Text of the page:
That said, Hemant, I’m surprised at you. This comic doesn’t mention evolution at all. You can’t lump all lack of reason together.

  • Mriana

    It is pathetic, but it doesn’t do anything for me- not even laugh or get depressed. Funny thing though, when I was seven, I looked up at the sky and said, “Heaven’s not there.” eventually it was “and neither is God.” So, maybe that’s why it doesn’t do anything to me. I find that argument for a deity rediculous. It just doesn’t work.

  • http://www.saintgasoline.com Saint Gasoline

    That said, there is a strong tradition in Catholicism of the use of reason as a means of discovering God: “In order to love and honor God, it is necessary to fully appreciate the wonders of his handiwork. Moreover, because God is perfect, his handiwork functions in accord with immutable principles. By the full use of our God-given powers of reason and observation it ought to be possible to discover these principles.”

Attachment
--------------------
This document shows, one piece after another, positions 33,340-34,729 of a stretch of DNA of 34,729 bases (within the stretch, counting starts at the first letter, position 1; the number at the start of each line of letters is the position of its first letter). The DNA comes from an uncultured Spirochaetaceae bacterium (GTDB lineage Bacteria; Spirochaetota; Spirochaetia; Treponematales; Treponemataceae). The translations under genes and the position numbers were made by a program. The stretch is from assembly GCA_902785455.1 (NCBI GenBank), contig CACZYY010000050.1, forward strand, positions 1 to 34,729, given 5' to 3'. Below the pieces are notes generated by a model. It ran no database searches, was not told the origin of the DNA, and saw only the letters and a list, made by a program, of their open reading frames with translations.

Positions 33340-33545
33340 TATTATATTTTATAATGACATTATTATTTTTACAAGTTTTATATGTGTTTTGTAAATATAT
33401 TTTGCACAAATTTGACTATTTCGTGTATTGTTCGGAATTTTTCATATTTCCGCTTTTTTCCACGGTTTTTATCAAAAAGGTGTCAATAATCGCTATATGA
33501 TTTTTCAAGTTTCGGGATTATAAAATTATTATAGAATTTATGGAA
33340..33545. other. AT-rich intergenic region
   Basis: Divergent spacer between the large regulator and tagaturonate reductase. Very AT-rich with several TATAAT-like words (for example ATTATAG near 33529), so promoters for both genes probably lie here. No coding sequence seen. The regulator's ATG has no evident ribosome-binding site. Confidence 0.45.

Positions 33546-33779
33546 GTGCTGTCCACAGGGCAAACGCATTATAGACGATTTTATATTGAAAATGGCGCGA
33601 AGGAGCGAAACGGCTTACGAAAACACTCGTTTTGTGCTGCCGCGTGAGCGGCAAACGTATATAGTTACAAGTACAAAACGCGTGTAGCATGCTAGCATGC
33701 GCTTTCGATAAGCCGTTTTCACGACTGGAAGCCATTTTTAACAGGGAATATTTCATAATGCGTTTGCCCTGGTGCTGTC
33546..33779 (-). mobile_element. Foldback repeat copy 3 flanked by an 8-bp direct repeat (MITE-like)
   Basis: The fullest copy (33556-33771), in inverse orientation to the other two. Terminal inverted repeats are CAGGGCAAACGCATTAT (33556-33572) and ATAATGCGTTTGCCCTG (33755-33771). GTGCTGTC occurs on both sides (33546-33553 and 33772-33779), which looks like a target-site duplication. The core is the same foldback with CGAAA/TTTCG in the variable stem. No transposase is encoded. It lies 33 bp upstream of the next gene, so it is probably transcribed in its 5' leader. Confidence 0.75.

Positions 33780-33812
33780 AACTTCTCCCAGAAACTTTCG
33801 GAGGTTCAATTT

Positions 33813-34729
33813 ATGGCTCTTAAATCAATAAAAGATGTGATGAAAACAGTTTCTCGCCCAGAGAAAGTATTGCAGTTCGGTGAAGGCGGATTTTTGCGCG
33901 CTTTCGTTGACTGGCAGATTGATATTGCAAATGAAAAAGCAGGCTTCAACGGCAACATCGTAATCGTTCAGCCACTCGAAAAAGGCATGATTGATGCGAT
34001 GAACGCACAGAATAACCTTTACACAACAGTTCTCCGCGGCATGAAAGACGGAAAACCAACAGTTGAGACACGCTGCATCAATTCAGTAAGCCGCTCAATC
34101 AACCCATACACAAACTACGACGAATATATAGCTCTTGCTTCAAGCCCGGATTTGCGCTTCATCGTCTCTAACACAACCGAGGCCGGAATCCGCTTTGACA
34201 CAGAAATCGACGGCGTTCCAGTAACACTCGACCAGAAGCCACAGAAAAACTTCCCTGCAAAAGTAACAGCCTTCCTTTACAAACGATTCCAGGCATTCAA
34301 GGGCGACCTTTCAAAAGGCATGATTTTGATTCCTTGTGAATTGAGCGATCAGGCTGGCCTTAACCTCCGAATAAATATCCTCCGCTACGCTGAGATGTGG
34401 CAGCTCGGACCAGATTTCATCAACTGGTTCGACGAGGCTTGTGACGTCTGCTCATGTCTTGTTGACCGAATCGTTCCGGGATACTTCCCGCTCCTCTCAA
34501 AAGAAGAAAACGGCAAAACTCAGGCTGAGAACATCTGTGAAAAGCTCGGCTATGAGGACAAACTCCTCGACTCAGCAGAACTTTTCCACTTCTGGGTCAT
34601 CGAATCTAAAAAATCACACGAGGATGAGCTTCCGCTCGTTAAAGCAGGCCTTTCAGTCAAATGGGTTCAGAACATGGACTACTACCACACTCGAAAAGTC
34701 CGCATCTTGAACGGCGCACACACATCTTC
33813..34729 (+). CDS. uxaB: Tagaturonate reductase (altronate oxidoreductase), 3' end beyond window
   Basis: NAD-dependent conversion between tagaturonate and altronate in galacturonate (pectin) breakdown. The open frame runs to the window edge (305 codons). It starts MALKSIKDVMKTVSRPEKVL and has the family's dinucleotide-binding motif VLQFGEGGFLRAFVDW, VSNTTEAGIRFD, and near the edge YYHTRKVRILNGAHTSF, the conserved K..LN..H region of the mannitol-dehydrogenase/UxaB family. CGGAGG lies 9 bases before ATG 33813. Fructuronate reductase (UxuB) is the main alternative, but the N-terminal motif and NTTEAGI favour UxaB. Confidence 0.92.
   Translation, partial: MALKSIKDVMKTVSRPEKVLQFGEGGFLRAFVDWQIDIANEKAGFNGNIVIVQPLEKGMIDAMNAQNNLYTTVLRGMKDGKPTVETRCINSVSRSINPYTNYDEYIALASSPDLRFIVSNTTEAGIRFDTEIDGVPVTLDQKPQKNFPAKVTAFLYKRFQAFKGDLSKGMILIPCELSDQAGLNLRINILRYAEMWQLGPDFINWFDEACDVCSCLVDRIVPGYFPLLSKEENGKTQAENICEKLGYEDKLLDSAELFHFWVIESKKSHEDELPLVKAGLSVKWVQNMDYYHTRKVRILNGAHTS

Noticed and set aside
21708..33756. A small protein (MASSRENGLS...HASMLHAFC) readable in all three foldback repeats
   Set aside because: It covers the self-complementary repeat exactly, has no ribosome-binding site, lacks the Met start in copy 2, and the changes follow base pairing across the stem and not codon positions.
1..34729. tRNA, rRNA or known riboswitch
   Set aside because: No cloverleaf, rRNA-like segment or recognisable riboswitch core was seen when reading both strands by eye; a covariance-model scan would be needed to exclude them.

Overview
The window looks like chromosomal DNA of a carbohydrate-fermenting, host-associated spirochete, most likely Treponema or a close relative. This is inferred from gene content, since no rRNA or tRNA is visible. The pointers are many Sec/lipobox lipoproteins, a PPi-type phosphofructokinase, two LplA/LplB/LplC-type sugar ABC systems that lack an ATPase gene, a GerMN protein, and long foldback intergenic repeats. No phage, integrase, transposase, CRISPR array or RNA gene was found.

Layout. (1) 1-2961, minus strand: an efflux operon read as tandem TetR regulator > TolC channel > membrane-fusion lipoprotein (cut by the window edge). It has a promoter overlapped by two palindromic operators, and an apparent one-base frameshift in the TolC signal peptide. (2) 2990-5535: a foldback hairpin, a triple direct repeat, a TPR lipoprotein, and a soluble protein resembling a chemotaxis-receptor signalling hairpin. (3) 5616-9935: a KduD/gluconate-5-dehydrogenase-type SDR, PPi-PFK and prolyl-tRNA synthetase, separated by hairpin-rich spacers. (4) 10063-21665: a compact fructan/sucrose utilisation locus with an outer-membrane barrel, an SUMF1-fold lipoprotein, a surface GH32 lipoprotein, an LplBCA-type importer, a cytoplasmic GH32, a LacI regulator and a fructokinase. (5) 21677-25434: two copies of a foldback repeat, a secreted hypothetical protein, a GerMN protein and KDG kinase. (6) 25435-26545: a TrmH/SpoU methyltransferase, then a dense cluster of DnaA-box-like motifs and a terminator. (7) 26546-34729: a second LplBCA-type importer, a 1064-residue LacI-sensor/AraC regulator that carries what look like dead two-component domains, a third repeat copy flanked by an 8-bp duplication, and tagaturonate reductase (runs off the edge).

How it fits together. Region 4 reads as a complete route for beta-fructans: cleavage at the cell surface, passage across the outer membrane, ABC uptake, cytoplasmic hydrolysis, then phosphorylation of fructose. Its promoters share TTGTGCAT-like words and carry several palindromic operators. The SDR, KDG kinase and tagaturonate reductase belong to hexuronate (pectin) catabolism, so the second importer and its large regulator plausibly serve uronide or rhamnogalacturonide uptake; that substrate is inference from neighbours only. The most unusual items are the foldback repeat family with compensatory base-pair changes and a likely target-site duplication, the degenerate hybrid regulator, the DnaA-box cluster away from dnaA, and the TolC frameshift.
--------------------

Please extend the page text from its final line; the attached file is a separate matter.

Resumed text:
Reason isn’t discovering God in this example. Reason is discovering predictable, observable events in nature, and then attributing this to God a priori, without any reason for doing so. It is the kind of theistic mindset that goes, “Evolution proceeds through natural selection and not divine intervention…but God created the process of evolution!” Yet that latter statement is not supported by any evidence whatsoever in science.

    No matter what, you can tack on an invisible, unknowable force outside of a perfectly reasonable explanation, but that doesn’t mean that supernatural bit you’ve tacked on is reasonable as well.

  • http://www.saintgasoline.com Saint Gasoline

    I wonder what conclusion that comic character would have came to had she observed starving children or genetic deformities, instead!

  • Sarah H.

    “I believe in God, only I spell it Nature.”
    -Frank Lloyd Wright

    I think, for some people, there’s a spiritual feeling, a sense of awe brought on by the world around them, since we don’t understand all of it yet, and it’s so beautiful and huge. I don’t think that bothers me, although it’s an unfortunate word for the phenomenon.